Price Points: Terracotta planters

Terracotta planters | H is for Home

We’ve been doing lots of potting on in the garden in the past couple of weeks. With all the dividing and repotting of our hostas and astilbies and moving seedlings up a size we’re running out of pots.

We have lots & lots of little pots – the ones that are perfect for planting seeds into. What we’re desperately in need of are a few large terracotta planters for the more mature plants. Ones that are about 2ft/65cm tall and wide.

We prefer our plant pots to be real terracotta – not terracotta-coloured plastic – and we like them with minimal decoration. The three different examples above are the best of what we found on the internet for our needs.

As you can see, there’s quite a range in price. Much as we love the shape and mellow colour of the Apollo (#3), we can’t really afford to splash out on a few of those! The cheapest, from Homebase, will have to suffice – and then let them age & weather naturally outside. They are frost-resistant which is a desirable quality – we’ve lost quite a few terracotta pots over the last few years due to the long cold snaps that can happen here in the Pennines.

  1. Rolled rim antique terracotta plant pot (62cm): £60, Homebase
  2. Ceramic terracotta plain planter (67 x 60cm): £163.99, Amazon
  3. Apollo terracotta planter (65cm x 65cm): £295, Pots and Pithoi

Home Tones: Terracotta

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Armchair in front of a wood-burning stovecredit

This week’s Home Tone is terracotta. We’re sticking with the natural material for our images – whether it be floor tiles, brickwork or pots. This is our favourite use of the colour, particularly when it’s aged or weathered. The baked clay of terracotta comes in various shades from light & chalky to dark orange, but they all tend to have a warm, natural feel. It works really well with creams and greens – and other natural materials such as sea grass and cane – and pale woods such as light oak or beech.

Red brick garden shedcredit

terracotta feature wall and floor in a kitchencredit

Urban roof terrace with red brick feature wall and terracotta planterscredit

Blue painted fitted kitchen with red brick stove alcove and terracotta floorcredit

sitting room with light coloured terracotta floorcredit

fruit trees in giant terracotta pots on a patiocredit

dining room with red brick wall with large painting of wooden spoonscredit

G is for… Garden

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photo of our garden with vintage floral sun lounger | H is for Home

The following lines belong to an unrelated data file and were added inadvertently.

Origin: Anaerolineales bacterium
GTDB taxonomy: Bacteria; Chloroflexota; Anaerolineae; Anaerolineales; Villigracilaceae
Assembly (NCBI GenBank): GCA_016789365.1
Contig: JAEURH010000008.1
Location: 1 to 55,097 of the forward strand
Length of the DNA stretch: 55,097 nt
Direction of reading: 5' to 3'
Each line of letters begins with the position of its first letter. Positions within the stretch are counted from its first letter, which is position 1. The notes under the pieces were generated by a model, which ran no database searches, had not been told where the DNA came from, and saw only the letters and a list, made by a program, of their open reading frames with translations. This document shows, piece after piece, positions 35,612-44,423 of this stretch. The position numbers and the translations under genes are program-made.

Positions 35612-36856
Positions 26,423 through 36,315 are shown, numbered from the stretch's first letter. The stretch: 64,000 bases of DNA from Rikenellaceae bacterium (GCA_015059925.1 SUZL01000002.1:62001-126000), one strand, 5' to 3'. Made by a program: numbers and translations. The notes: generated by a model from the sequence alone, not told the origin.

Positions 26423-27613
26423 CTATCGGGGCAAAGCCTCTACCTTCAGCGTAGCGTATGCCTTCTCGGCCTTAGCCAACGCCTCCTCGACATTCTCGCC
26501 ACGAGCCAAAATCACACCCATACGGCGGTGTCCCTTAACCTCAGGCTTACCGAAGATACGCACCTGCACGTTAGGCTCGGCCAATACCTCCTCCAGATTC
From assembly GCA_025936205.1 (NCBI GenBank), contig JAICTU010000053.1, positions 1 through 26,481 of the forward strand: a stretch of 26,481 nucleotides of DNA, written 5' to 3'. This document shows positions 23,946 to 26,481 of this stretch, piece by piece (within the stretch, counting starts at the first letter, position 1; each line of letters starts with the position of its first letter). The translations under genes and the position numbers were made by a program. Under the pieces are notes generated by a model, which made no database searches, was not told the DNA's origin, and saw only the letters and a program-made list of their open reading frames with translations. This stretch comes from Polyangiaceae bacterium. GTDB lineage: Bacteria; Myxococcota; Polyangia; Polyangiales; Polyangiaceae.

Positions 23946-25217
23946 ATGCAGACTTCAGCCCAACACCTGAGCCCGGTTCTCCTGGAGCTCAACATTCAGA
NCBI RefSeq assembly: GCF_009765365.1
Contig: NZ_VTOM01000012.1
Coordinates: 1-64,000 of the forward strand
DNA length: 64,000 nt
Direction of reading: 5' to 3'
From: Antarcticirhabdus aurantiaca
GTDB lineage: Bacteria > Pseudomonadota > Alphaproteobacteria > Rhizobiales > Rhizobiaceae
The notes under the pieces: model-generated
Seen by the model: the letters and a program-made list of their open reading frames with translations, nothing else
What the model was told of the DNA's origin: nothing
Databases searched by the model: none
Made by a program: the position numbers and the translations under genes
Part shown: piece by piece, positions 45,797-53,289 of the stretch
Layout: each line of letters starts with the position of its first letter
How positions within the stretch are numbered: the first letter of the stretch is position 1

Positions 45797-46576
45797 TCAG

Our small Pennine garden has woken up – well, started to at least! We’ve been out at the weekend sweeping, potting up seeds, planting strawberries and some colourful annuals.

strawberries growing in our garden | H is for Home colourful annuals in our garden | H is for Home

We have lots of shady corners, so hostas and astilbes do really well.

astilbes growing in pots | H is for Home hostas growing in posts and vintage dolly tubs | H is for Home

Ferns like it here too – we’re really fond of these little ones which self-seed and sprout from the old stone walls.

ferns growing between stone bricks in a wall | H is for Home ferns growing in pots and between stone bricks in a wall | H is for Home

self seeding clover type plant | H is for Home

This is another self-seeder. It can take over a bit if left unchecked, but if it’s restricted within pots and cracks between paving it looks wonderful – the bright green leaves and pretty white flowers really lift the shaded areas… and it’s always good to get plants for free!

We have a little project for the summer, renovating this little, old greenhouse which was about to be thrown on the tip. It’s a house in the loosest sense of the word – being only about 4 feet wide. We’ll try not to lose any of its shabby charm, but if it doesn’t get some TLC soon it will fall to pieces.

vintage mini-greenhouse | H is for Home

We love these bits of metalware in the garden – old dolly tubs, buckets and watering cans.

vintage galvanised metal dolly tub | H is for Home large pottery urn | H is for Home

Also the drainpipe hoppers which look lovely when the flowers start to spill over.

old cast iron hoppers being used as plant pots | H is for Home

We’ve got our seating arrangements sorted out, picking up a Victorian cast iron bench over the winter.

Victorian garden bench | H is for Home

Also a more portable 1960s metal & plastic weave chair… and this fab 70s floral lounger.

old dandycord chair | H is for Home vintage 1970s floral sun lounger | H is for Home

The birds are well catered for…

hanging bird feeder full of peanuts | H is for Home stone bird table | H is for Home

Although its about time they started to find their own food now.

We’ve made a good start, but there’s plenty left to do… and Fudge is always happy to supervise proceedings.

Fudge the dog asleep in the garden | H is for Home

It’s nice to be able to sit back and survey work done so far though… and plan the next move from our strategic headquarters.

garden shed | H is for Home